Patil-Krishna standoff to hit irrigation projects?

HUBLI July 3. Will the "growing differences" of opinion between the Chief Minister, S.M. Krishna, and the Minister for Major and Medium Irrigation, H.K. Patil, affect the pace of the implementation of irrigation projects?

This is subject of discussions in political circles in the post-reshuffle days, in the context of the perceived moves of the Chief Minister to rein in his onetime trusted ally from North Karnataka.

When Mr. Krishna began his regime as the Chief Minister in 1999 and entrusted the important portfolio of Irrigation to Mr. Patil, both the Government and the minister were inheriting a legacy. For, the scenario was quite dismal because of the omissions and commissions of the governments which held office in the past, and the execution of irrigation projects, especially those in the Krishna Basin, was slow.

The Janata Dal Government (1994-1999) worsened the situation by its indiscreet handling of the sensitive issue of the height of the Alamatti Dam of the Upper Krishna, which resulted in the Supreme Court staying the construction, as a result of which Karnataka lost three years. The move on the part of the Steering Committee of the United Front, with H.D. Deve Gowda as the Prime Minister, to go into the complaint of Andhra Pradesh against raising the dam height to 544 metres, proved to be a mill around the neck for Karnataka, since its report was relied upon by the Supreme Court to decide that the height of the dam would be 519 metres.

The result was that Karnataka found itself unable to utilise 250 to 300 tmcft. of the 734 tmcft. of water allocated to the State under Scheme A by the Bachawat Tribunal, by the deadline of May 2000 set by the tribunal. The execution of projects, including those started five decades ago, was slow, and Karnataka was without any blueprint for taking up new projects.

Under the circumstances, a gigantic task awaited the new government. It started work with gusto, with Mr. Krishna supporting Mr. Patil, who knew the problems of the irrigation sector and the remedial action needed.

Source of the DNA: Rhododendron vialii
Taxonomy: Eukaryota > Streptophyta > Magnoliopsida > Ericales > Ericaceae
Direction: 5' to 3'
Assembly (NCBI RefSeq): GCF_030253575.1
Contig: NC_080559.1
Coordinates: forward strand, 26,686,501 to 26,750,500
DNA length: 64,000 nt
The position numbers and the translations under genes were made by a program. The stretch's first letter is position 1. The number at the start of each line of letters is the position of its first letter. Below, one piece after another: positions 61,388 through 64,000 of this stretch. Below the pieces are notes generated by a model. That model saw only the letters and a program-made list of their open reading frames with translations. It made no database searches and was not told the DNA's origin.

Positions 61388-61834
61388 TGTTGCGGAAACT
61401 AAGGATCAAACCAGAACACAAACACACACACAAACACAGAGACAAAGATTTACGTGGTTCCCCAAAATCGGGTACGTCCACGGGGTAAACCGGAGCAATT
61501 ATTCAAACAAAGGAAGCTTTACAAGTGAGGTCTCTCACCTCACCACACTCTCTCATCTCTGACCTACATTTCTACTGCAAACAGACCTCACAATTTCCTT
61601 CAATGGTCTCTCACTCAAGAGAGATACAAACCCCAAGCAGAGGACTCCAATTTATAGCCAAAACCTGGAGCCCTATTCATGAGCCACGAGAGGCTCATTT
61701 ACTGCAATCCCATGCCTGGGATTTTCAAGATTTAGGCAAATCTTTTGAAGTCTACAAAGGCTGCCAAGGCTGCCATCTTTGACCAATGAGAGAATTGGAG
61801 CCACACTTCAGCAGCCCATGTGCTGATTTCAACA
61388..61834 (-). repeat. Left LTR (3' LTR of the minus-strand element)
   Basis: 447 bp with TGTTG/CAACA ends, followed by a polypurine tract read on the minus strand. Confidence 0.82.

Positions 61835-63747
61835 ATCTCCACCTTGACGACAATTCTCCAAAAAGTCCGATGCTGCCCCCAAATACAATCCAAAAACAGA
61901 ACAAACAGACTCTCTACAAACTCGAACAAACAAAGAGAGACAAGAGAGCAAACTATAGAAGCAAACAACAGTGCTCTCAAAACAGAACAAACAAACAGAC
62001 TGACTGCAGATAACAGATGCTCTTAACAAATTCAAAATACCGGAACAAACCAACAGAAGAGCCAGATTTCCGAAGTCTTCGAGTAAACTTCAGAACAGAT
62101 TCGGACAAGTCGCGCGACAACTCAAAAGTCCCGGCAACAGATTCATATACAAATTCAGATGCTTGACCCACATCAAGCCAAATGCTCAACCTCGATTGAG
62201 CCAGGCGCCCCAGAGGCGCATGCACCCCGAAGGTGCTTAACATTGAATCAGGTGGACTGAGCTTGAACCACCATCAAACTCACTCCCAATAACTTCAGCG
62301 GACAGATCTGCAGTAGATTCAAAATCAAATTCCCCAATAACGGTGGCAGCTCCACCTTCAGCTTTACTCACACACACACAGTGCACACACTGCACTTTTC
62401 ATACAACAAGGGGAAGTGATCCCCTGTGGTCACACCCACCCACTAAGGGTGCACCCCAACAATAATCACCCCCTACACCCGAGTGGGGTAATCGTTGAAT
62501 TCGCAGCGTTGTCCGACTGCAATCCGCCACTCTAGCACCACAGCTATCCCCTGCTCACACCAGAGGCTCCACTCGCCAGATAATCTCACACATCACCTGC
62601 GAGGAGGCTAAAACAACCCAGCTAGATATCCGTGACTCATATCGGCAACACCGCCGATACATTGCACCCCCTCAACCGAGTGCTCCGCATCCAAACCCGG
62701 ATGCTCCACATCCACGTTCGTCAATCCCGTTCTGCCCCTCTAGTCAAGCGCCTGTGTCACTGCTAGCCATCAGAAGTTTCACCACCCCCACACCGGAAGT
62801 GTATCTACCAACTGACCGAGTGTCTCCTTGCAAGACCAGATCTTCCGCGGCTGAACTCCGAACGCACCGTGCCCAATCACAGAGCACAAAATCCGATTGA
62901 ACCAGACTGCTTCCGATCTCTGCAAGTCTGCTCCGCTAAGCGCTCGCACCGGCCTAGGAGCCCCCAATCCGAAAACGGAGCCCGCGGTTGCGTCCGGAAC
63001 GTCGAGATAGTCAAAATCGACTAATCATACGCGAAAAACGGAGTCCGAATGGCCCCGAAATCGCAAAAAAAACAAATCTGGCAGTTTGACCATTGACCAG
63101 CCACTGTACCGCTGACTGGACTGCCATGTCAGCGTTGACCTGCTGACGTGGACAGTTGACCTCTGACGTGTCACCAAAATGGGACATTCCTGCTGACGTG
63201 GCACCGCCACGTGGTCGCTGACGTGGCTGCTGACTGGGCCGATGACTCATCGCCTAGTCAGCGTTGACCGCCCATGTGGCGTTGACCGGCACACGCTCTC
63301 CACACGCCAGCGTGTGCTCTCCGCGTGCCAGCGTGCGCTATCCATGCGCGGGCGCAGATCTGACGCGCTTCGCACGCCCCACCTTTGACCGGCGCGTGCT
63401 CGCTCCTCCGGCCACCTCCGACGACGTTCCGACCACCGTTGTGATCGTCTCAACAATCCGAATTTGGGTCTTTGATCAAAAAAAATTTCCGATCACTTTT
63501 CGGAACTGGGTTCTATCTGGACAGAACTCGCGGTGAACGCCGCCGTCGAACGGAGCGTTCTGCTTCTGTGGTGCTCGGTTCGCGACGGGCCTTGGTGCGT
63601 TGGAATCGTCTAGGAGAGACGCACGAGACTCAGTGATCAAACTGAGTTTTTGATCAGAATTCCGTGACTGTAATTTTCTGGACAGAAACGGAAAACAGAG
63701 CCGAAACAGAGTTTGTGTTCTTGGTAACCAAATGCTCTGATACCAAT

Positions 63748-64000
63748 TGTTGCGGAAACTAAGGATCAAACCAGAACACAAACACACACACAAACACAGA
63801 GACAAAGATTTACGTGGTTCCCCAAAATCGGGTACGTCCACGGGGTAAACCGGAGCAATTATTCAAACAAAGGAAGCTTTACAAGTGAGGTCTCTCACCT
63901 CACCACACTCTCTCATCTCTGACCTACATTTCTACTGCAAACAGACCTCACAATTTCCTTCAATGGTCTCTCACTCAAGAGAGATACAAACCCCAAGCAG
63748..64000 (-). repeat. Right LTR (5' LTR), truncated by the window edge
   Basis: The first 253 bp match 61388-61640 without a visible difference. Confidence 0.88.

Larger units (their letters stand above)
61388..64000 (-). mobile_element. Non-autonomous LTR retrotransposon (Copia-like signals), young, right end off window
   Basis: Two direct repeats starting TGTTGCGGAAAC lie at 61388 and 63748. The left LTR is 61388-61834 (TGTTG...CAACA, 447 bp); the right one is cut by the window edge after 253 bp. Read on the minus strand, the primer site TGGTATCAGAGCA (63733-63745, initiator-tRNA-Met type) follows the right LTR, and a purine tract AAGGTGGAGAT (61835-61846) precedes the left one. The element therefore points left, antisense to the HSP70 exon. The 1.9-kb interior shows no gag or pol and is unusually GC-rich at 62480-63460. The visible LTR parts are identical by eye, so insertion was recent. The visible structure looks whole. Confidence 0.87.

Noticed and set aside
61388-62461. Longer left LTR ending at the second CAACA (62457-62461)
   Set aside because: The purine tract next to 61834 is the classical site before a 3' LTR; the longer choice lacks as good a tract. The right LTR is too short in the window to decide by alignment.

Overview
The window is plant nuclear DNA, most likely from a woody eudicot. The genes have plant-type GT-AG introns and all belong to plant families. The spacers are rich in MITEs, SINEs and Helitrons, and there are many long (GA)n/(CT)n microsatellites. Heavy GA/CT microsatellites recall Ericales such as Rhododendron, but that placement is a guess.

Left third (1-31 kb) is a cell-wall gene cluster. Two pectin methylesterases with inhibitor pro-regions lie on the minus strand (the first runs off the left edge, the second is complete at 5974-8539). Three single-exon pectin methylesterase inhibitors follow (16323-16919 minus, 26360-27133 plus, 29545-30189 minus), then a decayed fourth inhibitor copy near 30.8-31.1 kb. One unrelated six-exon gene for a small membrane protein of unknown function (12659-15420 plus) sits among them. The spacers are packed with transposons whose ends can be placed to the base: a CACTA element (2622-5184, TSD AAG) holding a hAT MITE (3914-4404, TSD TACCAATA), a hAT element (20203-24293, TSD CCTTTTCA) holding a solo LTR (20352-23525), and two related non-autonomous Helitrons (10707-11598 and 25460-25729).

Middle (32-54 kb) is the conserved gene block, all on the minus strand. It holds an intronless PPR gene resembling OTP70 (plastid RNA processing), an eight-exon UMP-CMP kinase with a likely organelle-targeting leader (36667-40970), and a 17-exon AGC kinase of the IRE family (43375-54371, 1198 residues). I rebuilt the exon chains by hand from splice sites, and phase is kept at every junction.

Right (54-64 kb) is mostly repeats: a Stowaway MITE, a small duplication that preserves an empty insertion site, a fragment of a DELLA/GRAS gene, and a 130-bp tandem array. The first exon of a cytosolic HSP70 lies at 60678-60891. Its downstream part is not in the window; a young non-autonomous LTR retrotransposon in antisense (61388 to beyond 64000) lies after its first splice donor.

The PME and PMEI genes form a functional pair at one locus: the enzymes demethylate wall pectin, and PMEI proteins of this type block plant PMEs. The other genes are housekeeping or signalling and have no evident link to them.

The pace of execution of the projects was increased, a new corporation — Karnataka Neeravari Nigam — was started to implement projects other than Upper Krishna (for which separate a corporation was already functioning). New projects such as Markandeya, Singatalur Lift, and Hipparagi were taken up, and the project proposals pending with the Union Ministry of Water Resources were zealously pursued.

In administration, the procedure was streamlined and transparency introduced in the matter of issuance of tenders. A water policy was formulated, and the Government made a commitment to use irrigation to combat drought and take steps to bring about the participation of the beneficiaries in the management of irrigation.

While all this brought laurels and boosted the image of the Government, some rumblings were heard within the ruling party. It was said that the Irrigation Department was not making any contribution to the party coffers, and that the change in system had taken away the pecuniary interests of legislators in the award of contracts on piecework basis.

It was taken for granted that Mr. Krishna fully supported the Irrigation Minister in giving a new sense of purpose and urgency to irrigation projects. However, some odd aspects of the Government's response made for speculation over differences in the perception of the Chief Minister and the Irrigation Minister.It was considered odd that no Congress leader except the General Secretary of the AICC, Oscar Fernandes, campaigned for Mr. Patil in the election to the Legislative Council from the West Graduates' constituency, which Mr. Patil won for a record fourth time with an impressive margin.

On the other hand, the Chief Minister, it was said, toyed with the idea of a Cabinet reshuffle in the midst of the campaigning. However, he gave up the idea.

Mr. Patil has a busy development agenda on hand as he begins his fourth tenure as MLC. He wants to complete all projects before the end of the Government's five-year term.

Will Mr. Patil get the cooperation and understanding of the Chief Minister, or will the traducers within the Government and the party continue clipping his wings as they did in the recent reshuffle of the ministry?

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